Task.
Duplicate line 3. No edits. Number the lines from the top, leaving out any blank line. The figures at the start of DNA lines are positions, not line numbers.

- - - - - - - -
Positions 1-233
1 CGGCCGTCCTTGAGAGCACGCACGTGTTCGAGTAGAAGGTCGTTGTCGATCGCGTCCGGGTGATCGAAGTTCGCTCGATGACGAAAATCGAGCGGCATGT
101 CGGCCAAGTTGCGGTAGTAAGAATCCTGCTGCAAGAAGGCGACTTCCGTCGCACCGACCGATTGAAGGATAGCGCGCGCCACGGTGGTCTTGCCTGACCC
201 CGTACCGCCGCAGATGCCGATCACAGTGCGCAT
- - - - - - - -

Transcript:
101 CGGCCAAGTTGCGGTAGTAAGAATCCTGCTGCAAGAAGGCGACTTCCGTCGCACCGACCGATTGAAGGATAGCGCGCGCCACGGTGGTCTTGCCTGACCC